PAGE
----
Style, Not Truth, the Important Thing

Rubio and Cruz, perhaps the winners of Wednesday's debate

Rubio and Cruz, perhaps the winners of Wednesday’s debate

Friday

Liberal political commentators who have been asserting that the Republican Party has become a post-policy and a post-truth party can point to Wednesday night’s debate for confirmation. The winners, everyone seemed to agree, were not those with the soundest arguments or the most promising policies but those who were best at denying facts, dodging questions, and eviscerating opponents.

Oscar Wilde and John Gay would have understood the dynamics. More on these brilliant satirists in a moment.

But first a look at the contest. Carla Fiorina won the last debate, according to many, because of her compelling attack on Planned Parenthood, even though her description of a “selling body parts” sting video was fabricated. In Wednesday’s debate, there was more of the same.

The candidates had every reason to duck and dodge, as the very smart Ezra Klein of Vox explains:

The questions in the CNBC debate, though relentlessly tough, were easily the most substantive of the debates so far. And the problem for Republicans is that substantive questions about their policy proposals end up sounding like hostile attacks — but that’s because the policy proposals are ridiculous, not because the questions are actually unfair.

The Republican primary has thus far been a festival of outlandish policy. The candidates seem to be competing to craft the tax plan that gives the largest tax cut to the rich while blowing the biggest hole in the deficit (a competition that, as of tonight, Ted Cruz appears to be winning). And the problem is when you ask about those plans, simply stating the facts of the policies sounds like you’re leveling a devastating attack.

Cruz, when asked about his opposition to raising the debt ceiling to prevent a financial meltdown, got the biggest cheers of the night when he went after the “gotcha” moderators. Marco Rubio, asked about the fact that his debt plan disproportionately favors America’s top earners, asserted, “you’re wrong,” even though the figures come from a conservative think tank. Donald Trump denied statements that appear on his website, and Ben Carson claimed that he hasn’t been associated with a fradulent nutritional supplements company, which even the conservative National Review called “a bald-faced lie.”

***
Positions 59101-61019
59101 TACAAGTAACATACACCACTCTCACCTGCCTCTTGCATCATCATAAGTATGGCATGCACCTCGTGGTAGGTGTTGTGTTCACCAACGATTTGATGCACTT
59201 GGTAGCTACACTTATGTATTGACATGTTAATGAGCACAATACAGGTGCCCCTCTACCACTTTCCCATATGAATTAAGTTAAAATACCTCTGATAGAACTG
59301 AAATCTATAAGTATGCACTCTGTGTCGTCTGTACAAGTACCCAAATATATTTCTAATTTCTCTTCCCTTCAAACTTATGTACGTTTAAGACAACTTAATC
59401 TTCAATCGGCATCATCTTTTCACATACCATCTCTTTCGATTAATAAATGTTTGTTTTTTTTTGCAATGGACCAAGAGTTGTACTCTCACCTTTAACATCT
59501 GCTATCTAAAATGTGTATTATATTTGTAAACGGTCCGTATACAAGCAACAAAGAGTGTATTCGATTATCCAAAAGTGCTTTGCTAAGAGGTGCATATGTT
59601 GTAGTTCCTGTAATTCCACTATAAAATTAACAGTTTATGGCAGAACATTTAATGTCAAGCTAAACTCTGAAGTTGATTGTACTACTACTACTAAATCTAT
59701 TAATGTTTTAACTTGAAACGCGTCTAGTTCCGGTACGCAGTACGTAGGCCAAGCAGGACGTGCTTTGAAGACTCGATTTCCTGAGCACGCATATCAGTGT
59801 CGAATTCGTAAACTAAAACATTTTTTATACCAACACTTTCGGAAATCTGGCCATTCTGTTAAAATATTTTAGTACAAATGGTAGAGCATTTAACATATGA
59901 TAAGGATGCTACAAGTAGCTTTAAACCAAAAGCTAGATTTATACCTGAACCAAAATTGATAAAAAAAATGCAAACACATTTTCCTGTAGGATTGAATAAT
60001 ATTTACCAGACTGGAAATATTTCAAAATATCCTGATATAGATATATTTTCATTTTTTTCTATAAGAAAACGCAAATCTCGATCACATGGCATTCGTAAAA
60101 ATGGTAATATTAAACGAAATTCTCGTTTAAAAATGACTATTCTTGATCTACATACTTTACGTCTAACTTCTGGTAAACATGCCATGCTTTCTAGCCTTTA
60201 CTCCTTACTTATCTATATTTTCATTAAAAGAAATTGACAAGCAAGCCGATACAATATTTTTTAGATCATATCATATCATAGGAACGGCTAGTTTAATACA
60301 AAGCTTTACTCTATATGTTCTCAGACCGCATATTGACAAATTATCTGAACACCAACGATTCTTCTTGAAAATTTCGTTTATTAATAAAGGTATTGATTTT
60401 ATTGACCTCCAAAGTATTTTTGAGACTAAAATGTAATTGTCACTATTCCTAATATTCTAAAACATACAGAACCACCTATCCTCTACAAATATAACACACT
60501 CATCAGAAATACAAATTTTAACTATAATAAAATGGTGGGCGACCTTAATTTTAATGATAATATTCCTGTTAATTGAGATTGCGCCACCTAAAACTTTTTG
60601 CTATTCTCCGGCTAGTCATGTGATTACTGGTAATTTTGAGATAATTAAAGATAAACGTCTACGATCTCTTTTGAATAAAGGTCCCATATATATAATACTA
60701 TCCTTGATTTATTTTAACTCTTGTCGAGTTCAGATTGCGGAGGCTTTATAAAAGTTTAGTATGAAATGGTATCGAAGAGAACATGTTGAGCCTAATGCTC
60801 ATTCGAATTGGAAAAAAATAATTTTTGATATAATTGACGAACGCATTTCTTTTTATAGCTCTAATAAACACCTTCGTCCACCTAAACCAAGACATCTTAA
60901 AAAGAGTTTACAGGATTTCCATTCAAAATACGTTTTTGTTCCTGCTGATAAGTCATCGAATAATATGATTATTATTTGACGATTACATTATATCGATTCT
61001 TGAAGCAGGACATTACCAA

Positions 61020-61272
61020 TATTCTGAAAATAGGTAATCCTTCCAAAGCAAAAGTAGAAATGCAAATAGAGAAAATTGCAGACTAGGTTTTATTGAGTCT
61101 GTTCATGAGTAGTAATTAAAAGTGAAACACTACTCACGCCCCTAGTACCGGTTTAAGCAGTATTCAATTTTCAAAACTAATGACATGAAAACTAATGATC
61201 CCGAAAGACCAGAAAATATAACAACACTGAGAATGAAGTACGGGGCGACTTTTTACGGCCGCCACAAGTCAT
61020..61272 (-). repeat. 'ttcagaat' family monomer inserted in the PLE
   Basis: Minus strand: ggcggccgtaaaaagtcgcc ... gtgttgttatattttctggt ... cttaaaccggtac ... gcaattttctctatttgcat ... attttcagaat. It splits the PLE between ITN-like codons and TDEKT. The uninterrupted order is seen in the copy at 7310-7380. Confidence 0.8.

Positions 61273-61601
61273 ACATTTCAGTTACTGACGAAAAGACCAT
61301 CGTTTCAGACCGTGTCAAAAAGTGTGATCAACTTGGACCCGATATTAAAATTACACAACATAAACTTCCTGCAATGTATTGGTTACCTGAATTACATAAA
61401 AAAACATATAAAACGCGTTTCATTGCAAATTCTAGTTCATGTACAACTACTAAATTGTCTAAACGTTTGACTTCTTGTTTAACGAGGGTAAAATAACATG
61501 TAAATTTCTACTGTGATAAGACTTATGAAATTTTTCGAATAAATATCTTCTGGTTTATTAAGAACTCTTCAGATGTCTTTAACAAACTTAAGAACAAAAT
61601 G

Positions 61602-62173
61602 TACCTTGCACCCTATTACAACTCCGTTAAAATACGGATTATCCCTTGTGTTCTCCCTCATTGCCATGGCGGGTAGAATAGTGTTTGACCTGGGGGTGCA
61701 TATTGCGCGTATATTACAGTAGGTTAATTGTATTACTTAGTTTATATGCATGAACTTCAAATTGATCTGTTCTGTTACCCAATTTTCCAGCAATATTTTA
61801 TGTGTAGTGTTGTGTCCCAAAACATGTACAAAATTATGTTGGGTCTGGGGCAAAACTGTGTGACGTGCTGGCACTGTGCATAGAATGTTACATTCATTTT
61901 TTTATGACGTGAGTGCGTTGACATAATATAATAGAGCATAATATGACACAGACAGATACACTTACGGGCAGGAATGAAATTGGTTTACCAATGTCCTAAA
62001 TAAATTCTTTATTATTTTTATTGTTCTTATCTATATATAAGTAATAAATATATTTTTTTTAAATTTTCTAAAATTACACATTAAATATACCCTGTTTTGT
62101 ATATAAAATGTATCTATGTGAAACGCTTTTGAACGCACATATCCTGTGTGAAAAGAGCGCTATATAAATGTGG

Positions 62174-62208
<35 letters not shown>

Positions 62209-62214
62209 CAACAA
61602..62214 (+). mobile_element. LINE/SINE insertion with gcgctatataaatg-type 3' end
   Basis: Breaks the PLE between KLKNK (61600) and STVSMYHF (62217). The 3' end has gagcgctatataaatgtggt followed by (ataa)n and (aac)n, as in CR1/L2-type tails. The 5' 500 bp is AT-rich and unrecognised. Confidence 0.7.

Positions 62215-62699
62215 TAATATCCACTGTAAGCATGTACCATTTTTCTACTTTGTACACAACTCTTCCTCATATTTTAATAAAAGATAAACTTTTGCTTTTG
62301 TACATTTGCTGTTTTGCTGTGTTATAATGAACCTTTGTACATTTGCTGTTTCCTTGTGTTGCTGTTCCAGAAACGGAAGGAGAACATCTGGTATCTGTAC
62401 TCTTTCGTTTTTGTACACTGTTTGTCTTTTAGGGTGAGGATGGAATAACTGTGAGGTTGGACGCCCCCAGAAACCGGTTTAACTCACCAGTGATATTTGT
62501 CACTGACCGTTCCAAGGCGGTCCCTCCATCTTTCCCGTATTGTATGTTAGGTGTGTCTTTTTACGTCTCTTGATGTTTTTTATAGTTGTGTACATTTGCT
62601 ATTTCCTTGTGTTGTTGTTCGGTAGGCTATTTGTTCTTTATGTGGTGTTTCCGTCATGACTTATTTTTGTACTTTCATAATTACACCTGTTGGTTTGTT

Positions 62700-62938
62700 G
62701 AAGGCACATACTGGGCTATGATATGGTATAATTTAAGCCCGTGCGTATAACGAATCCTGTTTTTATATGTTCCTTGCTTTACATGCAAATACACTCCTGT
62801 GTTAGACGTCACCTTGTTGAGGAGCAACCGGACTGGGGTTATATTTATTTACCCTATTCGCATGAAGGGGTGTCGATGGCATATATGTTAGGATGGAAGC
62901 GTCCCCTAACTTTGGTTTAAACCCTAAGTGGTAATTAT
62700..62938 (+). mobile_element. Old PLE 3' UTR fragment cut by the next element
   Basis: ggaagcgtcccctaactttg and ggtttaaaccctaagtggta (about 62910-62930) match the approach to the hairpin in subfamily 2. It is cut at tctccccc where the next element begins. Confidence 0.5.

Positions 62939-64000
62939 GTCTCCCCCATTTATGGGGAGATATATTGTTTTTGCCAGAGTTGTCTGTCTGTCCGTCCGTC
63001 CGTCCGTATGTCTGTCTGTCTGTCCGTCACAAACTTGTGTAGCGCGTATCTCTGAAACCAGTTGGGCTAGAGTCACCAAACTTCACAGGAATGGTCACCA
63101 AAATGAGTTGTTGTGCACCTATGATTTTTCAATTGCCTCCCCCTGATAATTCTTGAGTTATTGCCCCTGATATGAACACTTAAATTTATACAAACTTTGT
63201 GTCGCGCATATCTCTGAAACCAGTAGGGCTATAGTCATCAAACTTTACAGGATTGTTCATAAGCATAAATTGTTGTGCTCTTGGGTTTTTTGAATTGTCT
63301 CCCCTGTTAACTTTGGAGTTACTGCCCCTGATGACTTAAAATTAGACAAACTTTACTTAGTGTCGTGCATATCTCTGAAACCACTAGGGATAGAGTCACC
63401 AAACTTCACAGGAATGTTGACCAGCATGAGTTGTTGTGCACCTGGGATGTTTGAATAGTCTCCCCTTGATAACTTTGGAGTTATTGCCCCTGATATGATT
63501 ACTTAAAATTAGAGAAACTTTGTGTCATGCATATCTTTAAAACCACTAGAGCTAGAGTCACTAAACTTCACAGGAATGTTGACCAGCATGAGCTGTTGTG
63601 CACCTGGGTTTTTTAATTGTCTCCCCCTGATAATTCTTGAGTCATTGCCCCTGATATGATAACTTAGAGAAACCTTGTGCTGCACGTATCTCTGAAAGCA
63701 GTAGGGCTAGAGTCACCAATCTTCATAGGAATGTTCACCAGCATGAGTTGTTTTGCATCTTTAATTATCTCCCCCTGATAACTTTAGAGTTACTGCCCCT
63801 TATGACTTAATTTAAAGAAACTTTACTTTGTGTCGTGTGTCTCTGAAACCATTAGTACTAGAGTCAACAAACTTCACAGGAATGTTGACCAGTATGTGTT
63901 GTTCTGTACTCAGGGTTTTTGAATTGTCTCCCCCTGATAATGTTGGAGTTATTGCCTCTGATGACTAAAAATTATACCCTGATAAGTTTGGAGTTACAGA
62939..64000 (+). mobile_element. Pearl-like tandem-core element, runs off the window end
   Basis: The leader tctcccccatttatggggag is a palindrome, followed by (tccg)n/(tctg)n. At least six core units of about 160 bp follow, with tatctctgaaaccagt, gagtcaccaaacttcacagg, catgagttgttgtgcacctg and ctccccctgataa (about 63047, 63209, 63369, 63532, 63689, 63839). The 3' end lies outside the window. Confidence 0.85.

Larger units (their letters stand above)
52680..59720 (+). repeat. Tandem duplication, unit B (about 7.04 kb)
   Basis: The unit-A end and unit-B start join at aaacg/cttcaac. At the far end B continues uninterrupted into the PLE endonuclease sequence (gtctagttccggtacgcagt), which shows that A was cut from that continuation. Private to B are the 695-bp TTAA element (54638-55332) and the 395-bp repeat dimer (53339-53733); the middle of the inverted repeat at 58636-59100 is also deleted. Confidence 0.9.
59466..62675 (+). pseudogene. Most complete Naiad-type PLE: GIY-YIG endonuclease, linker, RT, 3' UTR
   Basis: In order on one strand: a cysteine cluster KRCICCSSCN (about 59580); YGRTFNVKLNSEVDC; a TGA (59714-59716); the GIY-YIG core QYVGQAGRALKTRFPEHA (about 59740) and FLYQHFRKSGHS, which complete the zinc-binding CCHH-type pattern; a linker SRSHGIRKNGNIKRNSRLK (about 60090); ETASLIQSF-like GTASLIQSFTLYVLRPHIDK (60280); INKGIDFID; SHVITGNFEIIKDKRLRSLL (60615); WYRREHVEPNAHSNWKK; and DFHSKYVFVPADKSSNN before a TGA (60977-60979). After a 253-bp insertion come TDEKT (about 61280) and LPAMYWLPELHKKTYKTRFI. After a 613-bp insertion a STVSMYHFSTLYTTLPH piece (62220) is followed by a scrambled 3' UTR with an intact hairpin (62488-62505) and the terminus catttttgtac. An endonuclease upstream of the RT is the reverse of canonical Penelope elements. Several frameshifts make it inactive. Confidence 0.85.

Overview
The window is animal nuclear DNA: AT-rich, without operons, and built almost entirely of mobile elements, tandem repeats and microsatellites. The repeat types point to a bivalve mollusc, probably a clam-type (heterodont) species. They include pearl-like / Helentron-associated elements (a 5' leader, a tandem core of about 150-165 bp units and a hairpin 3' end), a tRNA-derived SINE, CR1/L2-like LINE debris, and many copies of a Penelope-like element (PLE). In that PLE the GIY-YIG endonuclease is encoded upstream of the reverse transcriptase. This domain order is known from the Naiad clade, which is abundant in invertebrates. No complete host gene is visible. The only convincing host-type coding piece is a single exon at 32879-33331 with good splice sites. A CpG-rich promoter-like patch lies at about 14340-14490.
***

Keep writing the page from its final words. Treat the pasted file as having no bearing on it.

But they did it so well! In the plaudits received by Cruz and Rubio and in  the instant opinion polls among GOP observers that declared Trump the winner, I am reminded of Mrs. Peachum’s response to Mac the Knife in Beggars’ Opera after he passes bad banknotes:

Peachum: Was Captain Macheath here this morning, for the banknotes he left with you last week?
Mrs. Peachum: Yes, my dear; and though the Bank hath stopped payment, he was so cheerful and so agreeable!

Apparently the party faithful don’t mind if they are fed bulls**t. Perhaps they are like Cecily and Gwendolyn in The Importance of Being Earnest when confronted with the persistent lying of Algernon and John:

Cecily: That certainly seems a satisfactory explanation, does it not?
Gwendolen:  Yes, dear, if you can believe him.
Cecily:  I don’t.  But that does not affect the wonderful beauty of his answer.